Nikki is a sex object at the beginning of the movie because no character knows Nikki’s character just her physical. As the movie progresses both Zach and Nut see her as a love object, Zach who truly loves her and Nut who is jealous of their relationship but wants Nikki all to himself. Nikki is also portrayed as a sex object in both the restaurant scene when Zach is asked to the party by his ex-girl. Zach’s ex-girlfriend’s friend states, “Zach is only messing with Nikki just to get back at you.” But the ex-girlfriend shows Nikki as a Love object when she replies, “No, I think he really does like her.”
    Heavy tones of music run thru this movie and it is not just Hip-hop that is used to convey messages of love, hate and disrespect. The director used the words from songs as dialog for some of the characters to show their emotions. Perfect example would be when Zach was at the record and his dad asked him “Are we talking about Love or are we talking about sex?”
    Which lead his dad to talk about different artists his son should play to show how he felt or to set the mood. This scene connects later in the movie when Zach’s dad walks in his house and hears the music coming from Zach’s bedroom.
    This heavy tone of Hip-hop is also utilized when Zach leaves Nikki’s house after apologizing for the comment he made. Nut saw Zach leaving so we can only assume that Nut heard the whole apology and bothered him so much that he went back inside to slam the door, pick up his gun and start firing his revolver that was empty.

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    • Magda, you are the first person to connect the Moynihan Report to Zebrahead. Good job!!!! Cities like NY, LA and Detroit would certainly serve as an example of the failure of the poverty programs of the late 60’s and 70’s. Programs that created or perpetuated the stereotype of the Welfare Queen and the absentee father would have created the home that Nikki was raised in during the late 80’s/early 90’s.

      The media as well as the programs created to address poverty and single motherhood help to perpetuate the stereotype of the jezebel that Nikki falls in despite her actaully being more like “the girl next door” or even “the good girl”. As you and your classmates have all stated, she is viewed as the sex object by Zach’s friends, his father as well as Nut. Zach who has gotten to know her and has expressed love and affection for her treats her like the “Love Object.” But despite Zach’s attempts to love her, by the end there we are left to believe Nikki fails to fully become a love object. As an example to clarify your point, Manatu says “Cinematic heroine like romance heroine represents female respectability.” Therefore, does Nikki ever fall into female respectability? How is she defined based on the readings???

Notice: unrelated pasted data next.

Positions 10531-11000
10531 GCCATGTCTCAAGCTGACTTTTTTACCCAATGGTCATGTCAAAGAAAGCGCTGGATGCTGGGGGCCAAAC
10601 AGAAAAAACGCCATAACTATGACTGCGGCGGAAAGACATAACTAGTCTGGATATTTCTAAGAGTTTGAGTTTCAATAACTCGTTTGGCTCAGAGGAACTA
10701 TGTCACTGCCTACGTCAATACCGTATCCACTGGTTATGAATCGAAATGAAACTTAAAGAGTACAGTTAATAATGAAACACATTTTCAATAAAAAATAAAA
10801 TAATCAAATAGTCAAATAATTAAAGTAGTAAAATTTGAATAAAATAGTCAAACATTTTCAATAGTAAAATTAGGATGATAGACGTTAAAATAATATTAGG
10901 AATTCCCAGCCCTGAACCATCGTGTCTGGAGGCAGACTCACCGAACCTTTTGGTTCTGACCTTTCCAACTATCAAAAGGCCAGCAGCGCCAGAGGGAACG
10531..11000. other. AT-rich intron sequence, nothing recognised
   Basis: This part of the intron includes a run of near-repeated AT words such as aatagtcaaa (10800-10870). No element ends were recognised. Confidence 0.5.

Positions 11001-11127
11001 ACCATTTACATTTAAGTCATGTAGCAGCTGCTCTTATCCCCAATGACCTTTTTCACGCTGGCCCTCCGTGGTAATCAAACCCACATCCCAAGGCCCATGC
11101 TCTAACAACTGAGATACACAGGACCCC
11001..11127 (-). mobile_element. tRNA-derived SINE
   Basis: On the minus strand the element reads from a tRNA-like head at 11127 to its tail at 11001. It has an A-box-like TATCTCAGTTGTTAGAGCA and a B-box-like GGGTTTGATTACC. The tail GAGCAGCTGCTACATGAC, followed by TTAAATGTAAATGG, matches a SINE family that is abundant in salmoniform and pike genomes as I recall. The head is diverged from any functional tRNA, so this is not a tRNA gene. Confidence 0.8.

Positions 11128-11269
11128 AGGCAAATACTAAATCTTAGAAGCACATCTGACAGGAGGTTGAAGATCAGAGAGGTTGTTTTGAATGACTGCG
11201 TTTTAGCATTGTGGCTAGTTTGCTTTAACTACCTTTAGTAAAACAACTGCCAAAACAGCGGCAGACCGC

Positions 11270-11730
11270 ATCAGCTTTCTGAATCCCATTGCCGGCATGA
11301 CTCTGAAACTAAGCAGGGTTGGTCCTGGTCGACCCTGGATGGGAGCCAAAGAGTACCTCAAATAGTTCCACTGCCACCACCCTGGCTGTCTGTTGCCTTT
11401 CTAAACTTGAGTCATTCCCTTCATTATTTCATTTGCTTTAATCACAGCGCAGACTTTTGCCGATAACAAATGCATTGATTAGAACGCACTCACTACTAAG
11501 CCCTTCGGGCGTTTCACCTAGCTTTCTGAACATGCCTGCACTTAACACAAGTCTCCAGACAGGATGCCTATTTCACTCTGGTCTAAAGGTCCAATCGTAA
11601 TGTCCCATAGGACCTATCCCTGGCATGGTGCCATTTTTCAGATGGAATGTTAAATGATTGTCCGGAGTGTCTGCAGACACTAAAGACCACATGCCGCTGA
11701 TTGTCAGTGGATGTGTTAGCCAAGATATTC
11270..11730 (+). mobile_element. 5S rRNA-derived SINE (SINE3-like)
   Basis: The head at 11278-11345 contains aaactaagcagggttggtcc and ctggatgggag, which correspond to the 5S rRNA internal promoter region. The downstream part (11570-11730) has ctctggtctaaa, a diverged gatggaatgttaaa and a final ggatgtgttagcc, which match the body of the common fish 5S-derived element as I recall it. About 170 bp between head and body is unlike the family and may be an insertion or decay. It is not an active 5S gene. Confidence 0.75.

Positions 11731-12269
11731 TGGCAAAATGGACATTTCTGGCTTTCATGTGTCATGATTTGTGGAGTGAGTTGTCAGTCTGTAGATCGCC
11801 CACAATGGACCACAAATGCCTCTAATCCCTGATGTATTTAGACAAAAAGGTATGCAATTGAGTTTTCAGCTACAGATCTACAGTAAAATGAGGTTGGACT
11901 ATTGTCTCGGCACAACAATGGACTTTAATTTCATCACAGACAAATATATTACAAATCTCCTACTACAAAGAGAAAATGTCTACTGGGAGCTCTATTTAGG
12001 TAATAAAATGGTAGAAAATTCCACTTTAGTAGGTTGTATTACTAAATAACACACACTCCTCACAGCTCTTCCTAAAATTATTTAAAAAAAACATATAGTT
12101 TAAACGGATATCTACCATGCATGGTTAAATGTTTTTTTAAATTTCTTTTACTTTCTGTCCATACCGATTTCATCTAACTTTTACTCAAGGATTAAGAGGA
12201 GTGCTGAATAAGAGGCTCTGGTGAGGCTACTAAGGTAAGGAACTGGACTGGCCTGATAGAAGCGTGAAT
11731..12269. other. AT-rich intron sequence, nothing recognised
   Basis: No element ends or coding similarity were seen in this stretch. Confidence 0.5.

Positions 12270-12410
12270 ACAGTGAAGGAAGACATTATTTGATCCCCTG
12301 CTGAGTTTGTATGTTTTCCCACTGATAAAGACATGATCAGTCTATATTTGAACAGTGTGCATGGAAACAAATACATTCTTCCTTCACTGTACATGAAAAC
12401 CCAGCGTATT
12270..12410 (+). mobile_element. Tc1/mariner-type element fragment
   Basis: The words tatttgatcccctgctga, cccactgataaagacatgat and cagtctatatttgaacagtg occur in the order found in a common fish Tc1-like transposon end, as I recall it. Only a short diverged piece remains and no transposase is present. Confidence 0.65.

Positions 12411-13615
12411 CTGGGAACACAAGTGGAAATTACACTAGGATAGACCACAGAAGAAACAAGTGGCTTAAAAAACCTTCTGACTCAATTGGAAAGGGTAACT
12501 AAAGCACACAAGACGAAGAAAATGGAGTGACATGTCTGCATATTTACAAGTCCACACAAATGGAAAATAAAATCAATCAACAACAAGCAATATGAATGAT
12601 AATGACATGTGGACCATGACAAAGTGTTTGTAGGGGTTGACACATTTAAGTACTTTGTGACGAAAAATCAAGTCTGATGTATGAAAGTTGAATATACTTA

In regards to hip hop, as I noted in Latoya & Shimon’s response there are three key ways that black music (hip hop, Jazz and r-n-n) is used in the film. As you noted, its servesto set the mood in several scenes, but it also seen as a cultutal bridge to the multi-ethnic group of student at the high school. But by the end of the film the music is not enough to heal the wounds caused by racism and the misconceptions held by each other. It also serves as a symbol of cultural appropriation as it relates to Zach. He loves the culture and music, he uses it to identify and connect to a community that’s different than his own but its not enough. Just like how love has failed Nikki, hip hop has failed to save and protect Zach.

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  3. Unlike her family and people of her ethnicity, people view Nikki as an exotic foreigner in the community. She is seen as a sex object by the white teenagers as can be noted by the crude comments that Zach’s friends state. Gossips about her “big lips” and the fantasy to have sex with a black girl are evident behaviors that the white boys see her as nothing but a sex object. “Unlike white women, black women have never had the benefit of being on the proverbial pedestal and allowed to be “feminine”. Excluded from the world of the “feminine,” black women have long been confined to the world of work and sexuality” (Manatu, 2002, p. 45). However, Zach vies her in a different manner than his friends do. Nikki is more of a love object than a sex object for Zach as he falls in love with her and constantly tries to earn her forgiveness after she encounters the conversations Zach’s friends were engaging in about her. Examples of non-verbal messages that are used to define Nikki include the constant staring, implying Nikki to be an outsider. Hip Hop is the bridge that connected Nikki and Zach. Due to Zach’s affiliation with the black culture, from having black friends to rapping and making mixtapes, he was able to assimilate into Nikki’s life and love interest.